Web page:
Topic: Assiniboine

Plains Indians Use of Rawhide

The Use of Rawhide. In the use of rawhide for binding and hafting (handle or strap), the Plains tribes seem almost unique. When making mauls and stone-headed clubs a piece of green or wet hide is firmly sewed on and as this dries its natural shrinkage sets the parts firmly. This is nicely illustrated in saddles. Thus, rawhide here takes the place of nails, twine, cement, etc., in other cultures. The Partleche A number of characteristic bags were made of rawhide, the most conspicuous being the parfleche. Its simplicity of construction is inspiring and its usefulness scarcely to be...

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Religion and Ceremonies of the Plains Tribes

The sacred beliefs of these Indians are largely formulated and expressed in sayings and narratives having some resemblance to the legends of European peoples. There are available large collections of these tales and myths from the Blackfoot, Crow, Nez Perce, Assiniboin, Gros Ventre, Arapaho, Arikara, Pawnee, Omaha, Northern Shoshoni, and less complete series from the Dakota, Cheyenne, and Ute. In these will be found much curious and interesting information. Each tribe in this area has its own individual beliefs and sacred myths, yet many have much in common, the distribution of the various incidents therein forming one of the...

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Government and Societies of the Plains Tribes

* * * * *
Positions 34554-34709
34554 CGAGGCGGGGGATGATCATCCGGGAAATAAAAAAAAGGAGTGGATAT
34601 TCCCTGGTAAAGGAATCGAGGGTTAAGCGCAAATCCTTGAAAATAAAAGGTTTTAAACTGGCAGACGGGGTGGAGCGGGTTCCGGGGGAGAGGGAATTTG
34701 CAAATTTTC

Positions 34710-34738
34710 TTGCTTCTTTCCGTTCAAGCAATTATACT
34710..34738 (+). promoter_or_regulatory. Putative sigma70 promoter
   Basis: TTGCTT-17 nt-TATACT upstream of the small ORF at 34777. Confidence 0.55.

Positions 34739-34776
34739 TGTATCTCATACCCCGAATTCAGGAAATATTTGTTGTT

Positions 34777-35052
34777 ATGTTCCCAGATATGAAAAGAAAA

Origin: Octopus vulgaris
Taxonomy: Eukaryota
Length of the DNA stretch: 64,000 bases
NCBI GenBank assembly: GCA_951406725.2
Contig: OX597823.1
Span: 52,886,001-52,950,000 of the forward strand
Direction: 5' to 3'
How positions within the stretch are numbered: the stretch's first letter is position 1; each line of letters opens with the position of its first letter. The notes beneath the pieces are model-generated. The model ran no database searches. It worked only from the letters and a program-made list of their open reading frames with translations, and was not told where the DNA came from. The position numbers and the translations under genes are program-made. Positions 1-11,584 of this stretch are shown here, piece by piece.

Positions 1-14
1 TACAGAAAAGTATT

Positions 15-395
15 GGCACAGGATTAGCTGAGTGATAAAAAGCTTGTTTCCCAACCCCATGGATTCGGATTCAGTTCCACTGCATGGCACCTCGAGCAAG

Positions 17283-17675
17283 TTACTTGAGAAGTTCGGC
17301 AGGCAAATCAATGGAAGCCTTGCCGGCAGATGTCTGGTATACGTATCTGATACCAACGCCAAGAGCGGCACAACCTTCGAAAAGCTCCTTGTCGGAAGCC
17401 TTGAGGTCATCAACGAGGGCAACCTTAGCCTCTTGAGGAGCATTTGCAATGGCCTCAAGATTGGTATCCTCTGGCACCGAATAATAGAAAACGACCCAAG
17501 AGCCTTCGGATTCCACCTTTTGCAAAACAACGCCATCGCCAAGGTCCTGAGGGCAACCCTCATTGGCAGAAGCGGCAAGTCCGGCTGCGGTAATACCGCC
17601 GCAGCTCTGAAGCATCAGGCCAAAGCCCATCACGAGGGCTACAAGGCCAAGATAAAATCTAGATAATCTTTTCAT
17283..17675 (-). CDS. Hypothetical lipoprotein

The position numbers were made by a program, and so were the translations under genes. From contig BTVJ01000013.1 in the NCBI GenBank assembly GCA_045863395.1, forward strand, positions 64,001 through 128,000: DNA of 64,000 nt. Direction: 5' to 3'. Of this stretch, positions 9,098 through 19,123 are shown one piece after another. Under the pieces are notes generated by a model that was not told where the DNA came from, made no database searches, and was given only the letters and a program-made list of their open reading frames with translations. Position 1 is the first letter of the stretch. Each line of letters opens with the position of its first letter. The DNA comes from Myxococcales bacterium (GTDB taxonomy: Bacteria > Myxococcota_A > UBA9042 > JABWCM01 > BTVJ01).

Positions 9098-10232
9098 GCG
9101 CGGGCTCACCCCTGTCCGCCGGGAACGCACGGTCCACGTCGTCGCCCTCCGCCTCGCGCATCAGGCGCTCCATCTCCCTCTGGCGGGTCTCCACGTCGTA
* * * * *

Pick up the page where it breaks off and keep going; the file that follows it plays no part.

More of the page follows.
The political organization of plains tribes was rather loose and in general quite democratic. Each band, gens, or clan informally recognized an indefinite number of men as head men, one or more of whom were formally vested with representative powers in the tribal council. Among the Dakota, there was a kind of society of older men, self-electing, who legislated on all important matters. They appointed four of their number to exercise the executive functions. The Omaha had a somewhat similar system. The Cheyenne had four chiefs of equal rank and a popularly elected council of forty members. Among the...

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Assiniboin Indian Clans, Bands and Gens

Many tribes have sub-tribes, bands, gens, clans and phratry.  Often very little information is known or they no longer exist.  We have included them here to provide more information about the tribes. Chabin (from ge ‘mountain’). A division of the Assiniboin. Maximilian, Trav., 194, 1843. Eagle Hills Assiniboin. A band of Assiniboin of 35 lodges living in 1808 between Bear hills and South Saskatchewan r., Assiniboia Canada. Henry Thompson Jour., Coues ed., ii, 523. 1897 Gens de Pied (French: foot people). A former band of Assiniboin in 33 lodges w. of Eagle hills, Assiniboia, Canada. Henry (1808) in Coues, New Light, ii, 491, 1897. Itscheabine. A division of the Assiniboin, numbering 850, including 250 warriors, in 100 tipis, when seen by Lewis and Clark in 1804, at which time they roved on the headwaters of Mouse (Souris), Qu’Appelle, and Assiniboine rs., in the United States and Canada. In 1808, according to Henry (Coues, New Light, n, 522, 1897), they were at enmity with the Dakota, Shoshoni, and with some of the Arikara and other tribes, but were friendly with the Cree. They lived by hunting, conducting trade with the Hudson’s Bay, Northwest, and N. Y. fur companies, whose posts were 150 m. N. of Ft Mandan. They are said to have paid little attention to their engagements and were great drunkards. In 1853 they numbered 10 lodges under chief...

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